CES 2015 - The Top Two Themes
January 31, 2015 – by Per Christensson
Each year at CES, a few predominant themes emerge. There were several new types of products at CES 2015, including wireless chargers, driverless cars, wearables, and the Internet of Things. However, the top two themes that stood out to me were virtual reality and drones.
Virtual reality products have been around for years. However, the buzz at CES 2015 was that this is the year when virtual reality is finally going to break out. Oculus (the company Facebook bought for $2 billion) had one of the most popular booths as people waited in line for hours just to try on one of the latest headsets. Razer demoed their "OSVR" platform, an open source development kit for virtual reality devices. Both Oculus and Razer touted their latest gadgets as almost production-ready, meaning they plan to begin selling them to consumers this year.
Even with all the hype surrounding virtual reality at CES this year, I'm not optimistic. Virtual reality devices have failed every time they have been introduced to the mass market and I don't think this year will be an exception. The Oculus demos showed that the 3D visual and aural experience has improved by leaps and bounds in the last decade. But this doesn't fix the main problem with virtual reality: you have to wear a bulky headset.
While virtual reality might look cool from inside the helmet, it's hard to argue that anyone using a virtual reality device doesn't look ridiculous. Plus, you have to be careful where you use it so that you don't knock over any lamps, plants, or people while you are flailing your arms about. I worry that even if the VR devices are released this year, it will be another passing fad and the VR headsets will soon end up in the same pile as Wii controllers and Guitar Hero guitars.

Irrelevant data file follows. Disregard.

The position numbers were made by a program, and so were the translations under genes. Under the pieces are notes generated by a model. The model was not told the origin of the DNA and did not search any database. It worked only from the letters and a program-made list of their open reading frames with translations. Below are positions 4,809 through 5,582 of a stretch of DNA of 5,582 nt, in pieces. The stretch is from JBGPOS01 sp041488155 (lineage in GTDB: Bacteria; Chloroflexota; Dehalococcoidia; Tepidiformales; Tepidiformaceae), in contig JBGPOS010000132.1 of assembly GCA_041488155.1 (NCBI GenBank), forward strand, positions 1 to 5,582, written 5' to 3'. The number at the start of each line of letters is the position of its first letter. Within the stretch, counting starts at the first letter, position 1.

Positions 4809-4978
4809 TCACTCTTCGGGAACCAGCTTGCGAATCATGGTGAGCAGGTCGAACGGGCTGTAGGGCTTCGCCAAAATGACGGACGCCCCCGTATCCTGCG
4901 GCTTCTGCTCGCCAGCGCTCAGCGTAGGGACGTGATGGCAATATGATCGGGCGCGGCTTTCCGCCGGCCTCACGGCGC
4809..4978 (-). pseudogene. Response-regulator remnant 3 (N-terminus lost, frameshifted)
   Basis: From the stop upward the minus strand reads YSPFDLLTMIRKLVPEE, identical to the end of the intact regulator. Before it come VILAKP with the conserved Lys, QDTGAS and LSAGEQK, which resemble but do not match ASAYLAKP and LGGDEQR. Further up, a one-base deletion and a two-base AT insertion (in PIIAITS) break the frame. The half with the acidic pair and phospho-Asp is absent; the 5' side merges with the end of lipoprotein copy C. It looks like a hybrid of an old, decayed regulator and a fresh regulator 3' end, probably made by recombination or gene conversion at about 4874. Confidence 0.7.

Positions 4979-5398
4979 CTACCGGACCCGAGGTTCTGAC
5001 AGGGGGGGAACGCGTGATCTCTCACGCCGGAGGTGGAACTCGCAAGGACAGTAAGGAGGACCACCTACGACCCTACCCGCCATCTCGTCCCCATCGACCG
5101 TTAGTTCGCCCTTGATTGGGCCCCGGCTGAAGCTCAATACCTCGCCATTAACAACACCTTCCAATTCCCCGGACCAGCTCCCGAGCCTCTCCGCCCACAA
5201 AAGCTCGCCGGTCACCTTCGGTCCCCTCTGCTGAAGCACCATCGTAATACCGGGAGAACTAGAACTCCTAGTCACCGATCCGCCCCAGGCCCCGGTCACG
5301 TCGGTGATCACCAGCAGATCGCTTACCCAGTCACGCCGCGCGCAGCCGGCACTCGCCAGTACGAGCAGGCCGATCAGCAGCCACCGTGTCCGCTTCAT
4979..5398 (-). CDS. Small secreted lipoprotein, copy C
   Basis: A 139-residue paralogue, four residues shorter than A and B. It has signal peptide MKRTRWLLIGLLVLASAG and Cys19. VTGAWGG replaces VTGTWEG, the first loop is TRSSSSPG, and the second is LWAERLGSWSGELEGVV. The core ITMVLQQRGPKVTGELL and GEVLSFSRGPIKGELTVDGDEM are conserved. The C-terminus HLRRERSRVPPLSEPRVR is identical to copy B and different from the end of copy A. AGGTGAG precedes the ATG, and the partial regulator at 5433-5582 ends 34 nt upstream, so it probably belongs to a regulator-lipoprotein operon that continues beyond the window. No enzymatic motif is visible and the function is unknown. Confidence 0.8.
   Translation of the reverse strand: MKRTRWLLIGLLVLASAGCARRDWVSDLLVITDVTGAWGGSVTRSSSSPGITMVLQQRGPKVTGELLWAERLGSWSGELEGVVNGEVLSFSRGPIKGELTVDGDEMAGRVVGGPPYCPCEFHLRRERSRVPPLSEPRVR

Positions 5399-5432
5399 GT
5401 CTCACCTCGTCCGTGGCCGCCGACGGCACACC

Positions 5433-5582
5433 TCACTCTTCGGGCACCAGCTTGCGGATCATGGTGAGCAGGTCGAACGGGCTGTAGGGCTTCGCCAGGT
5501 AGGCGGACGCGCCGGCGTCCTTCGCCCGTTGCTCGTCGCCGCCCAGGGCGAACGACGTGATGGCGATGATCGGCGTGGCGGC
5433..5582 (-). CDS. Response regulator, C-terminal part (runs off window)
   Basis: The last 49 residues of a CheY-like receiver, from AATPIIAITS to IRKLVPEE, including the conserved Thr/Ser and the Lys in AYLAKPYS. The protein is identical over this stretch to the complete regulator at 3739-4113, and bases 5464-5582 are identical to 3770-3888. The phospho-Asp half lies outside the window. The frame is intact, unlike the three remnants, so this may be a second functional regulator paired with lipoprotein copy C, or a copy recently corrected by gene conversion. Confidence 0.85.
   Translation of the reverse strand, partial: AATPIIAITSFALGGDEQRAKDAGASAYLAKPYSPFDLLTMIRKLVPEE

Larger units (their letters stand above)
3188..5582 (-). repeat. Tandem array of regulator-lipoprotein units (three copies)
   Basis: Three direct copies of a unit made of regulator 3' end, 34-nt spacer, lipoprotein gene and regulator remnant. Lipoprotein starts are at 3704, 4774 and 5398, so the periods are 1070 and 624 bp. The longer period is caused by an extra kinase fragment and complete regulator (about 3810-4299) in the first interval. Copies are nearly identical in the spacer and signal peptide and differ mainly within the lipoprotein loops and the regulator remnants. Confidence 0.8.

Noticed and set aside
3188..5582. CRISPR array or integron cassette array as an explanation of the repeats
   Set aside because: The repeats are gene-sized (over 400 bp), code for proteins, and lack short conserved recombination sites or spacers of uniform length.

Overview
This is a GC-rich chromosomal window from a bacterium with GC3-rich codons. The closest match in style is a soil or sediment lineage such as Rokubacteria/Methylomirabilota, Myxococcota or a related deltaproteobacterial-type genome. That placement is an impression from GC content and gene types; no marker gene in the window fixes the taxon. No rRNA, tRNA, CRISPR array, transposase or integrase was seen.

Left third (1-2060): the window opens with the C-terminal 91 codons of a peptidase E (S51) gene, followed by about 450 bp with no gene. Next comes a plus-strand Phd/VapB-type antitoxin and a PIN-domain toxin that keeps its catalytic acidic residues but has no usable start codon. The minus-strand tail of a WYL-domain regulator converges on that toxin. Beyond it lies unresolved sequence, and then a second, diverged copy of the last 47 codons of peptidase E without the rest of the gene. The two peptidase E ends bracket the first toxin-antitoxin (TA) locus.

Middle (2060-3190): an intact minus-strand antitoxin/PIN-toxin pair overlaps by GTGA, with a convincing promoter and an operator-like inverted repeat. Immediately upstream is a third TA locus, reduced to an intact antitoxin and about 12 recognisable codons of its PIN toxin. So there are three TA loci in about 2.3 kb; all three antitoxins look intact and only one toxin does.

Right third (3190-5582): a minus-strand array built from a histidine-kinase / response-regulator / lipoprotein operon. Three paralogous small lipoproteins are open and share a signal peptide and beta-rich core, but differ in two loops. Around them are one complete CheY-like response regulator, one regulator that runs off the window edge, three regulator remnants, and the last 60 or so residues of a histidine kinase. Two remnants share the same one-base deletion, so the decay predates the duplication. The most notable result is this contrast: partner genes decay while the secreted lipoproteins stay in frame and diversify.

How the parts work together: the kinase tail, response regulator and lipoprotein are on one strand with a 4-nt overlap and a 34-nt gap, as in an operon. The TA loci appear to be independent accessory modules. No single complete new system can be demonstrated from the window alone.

Attack of the drones! CES 2015 was filled with drone exhibits by companies from around the world, including France, China, and the U.S. Fortunately, the drones were all confined to netted cages or show floor would have been rather chaotic.
There were a wide range of drones, from mini-drones that could almost fit in your hand, to large drones that were nearly three feet in diameter. The most impressive display (and the most popular based on the size of the crowd) was Parrot's drone demonstration. Five mini-drones flew in a programmed pattern, almost dancing to the music playing in the background. The drones moved together, then switched places, then followed each other through the ring in the middle of the cage, each with striking accuracy. The onboard LEDs lit up to the music, giving the drones a highly personal feel, similar to the robot from WALL-E.
This demo and others at CES showed that drones have come a long way in the past few years and are now very capable machines. We've already seen drones used for taking photos and videos with GoPro cameras but I think we're just beginning to tap their capabilities. I know it sounds like something out of a sci-fi movie, but drone delivery service might not be too far away.